We have emphasized Apollo for so long that it is very difficult for us to embrace Dionysus, especially if we have been brought up in Christianity, truly an Apollonian religion if there ever was one. Christ is light, just as Apollo is the god of the Sun. In I John 1:5, the Apostle states, “This then is the message which we have heard of him, and declare unto you, that God is light, and in him is no darkness at all” (KJV). This is a one-sided understanding of reality, and is the typical Western viewpoint. It is Apollonian to the core.

The metaphysical solace Nietzsche refers to is the primordial experience of unity. It is a unity of the contrary forces of Nature that makes our lives worth living. It is naive to ignore one side of reality, as many times we do in our orderly, capitalist, consumer-driven world. Under the streets of our very civilized and ordered societies, the earth is rumbling. The cthonic forces of Nature, having been repressed for so long, seek an outlet. If Apollo and Dionysus cannot be reconciled in some way, as Sophocles and Aeschylus did when they wrote their tragedies, the unfettered powers of the Underworld will be unleashed on the world, and in the lives of individuals.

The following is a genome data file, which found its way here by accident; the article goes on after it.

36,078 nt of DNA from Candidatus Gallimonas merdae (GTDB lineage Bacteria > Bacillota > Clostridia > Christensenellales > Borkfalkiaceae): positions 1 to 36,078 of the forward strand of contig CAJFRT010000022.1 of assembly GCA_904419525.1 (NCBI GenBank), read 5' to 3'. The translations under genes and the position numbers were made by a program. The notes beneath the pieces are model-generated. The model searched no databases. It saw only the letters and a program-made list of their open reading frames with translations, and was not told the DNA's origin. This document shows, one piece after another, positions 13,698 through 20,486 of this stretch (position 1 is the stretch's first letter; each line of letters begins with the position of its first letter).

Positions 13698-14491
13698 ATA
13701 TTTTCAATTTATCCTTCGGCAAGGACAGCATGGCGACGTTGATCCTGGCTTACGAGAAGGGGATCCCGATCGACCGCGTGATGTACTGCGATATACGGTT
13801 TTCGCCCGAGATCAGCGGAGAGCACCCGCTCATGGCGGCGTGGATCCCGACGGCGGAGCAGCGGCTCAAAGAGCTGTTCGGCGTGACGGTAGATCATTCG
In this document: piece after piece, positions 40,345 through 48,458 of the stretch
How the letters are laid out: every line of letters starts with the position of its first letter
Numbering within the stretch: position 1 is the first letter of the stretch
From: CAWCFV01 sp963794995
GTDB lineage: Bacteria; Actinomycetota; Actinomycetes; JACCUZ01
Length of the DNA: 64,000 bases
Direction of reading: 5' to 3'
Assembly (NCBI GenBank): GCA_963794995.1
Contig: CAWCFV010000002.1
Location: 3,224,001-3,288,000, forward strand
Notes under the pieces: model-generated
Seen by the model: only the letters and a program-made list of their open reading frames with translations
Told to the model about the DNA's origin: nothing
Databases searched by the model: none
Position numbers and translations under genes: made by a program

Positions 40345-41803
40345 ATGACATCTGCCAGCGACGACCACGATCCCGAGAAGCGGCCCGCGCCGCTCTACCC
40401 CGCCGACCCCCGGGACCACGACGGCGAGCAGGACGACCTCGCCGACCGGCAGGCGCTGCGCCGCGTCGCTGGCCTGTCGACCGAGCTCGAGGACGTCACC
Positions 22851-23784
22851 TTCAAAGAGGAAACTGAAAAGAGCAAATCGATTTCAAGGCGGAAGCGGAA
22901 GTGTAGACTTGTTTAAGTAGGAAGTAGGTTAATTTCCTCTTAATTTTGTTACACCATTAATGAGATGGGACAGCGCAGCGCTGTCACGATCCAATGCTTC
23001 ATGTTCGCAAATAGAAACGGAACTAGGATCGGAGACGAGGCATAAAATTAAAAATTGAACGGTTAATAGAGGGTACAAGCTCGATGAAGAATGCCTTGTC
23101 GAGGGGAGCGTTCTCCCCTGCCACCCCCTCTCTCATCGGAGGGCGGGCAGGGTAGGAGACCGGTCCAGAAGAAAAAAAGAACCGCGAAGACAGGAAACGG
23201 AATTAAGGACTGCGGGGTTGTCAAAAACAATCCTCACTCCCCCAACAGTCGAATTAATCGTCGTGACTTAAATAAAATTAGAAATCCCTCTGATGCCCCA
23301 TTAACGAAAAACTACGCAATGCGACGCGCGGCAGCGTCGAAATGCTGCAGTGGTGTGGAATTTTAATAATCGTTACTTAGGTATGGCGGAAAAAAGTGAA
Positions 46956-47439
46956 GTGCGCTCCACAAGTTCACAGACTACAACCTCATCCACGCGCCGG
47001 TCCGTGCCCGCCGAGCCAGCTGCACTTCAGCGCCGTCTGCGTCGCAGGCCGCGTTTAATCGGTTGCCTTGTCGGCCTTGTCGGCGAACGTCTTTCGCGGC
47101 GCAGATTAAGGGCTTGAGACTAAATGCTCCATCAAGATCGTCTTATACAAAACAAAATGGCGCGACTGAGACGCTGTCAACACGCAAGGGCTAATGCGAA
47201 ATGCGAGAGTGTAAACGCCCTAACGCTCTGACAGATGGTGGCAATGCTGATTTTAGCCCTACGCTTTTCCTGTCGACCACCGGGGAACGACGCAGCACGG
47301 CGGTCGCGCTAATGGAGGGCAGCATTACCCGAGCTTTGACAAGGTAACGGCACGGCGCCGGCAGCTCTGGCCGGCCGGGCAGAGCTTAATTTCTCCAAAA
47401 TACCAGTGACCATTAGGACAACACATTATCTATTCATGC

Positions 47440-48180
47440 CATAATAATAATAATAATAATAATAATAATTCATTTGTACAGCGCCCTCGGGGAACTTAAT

The way to solace is not the avoidance of suffering, but the phenomenological embracing of Nature. It is not the embracing of pie-in-the-sky idealism or social Utopianism. It is not waiting until we get to heaven. A wonderful life awaits us here in this world now. The understanding that there are contrary forces within all of Nature, and that they require equal recognition, will foster new imagination and birth new creations.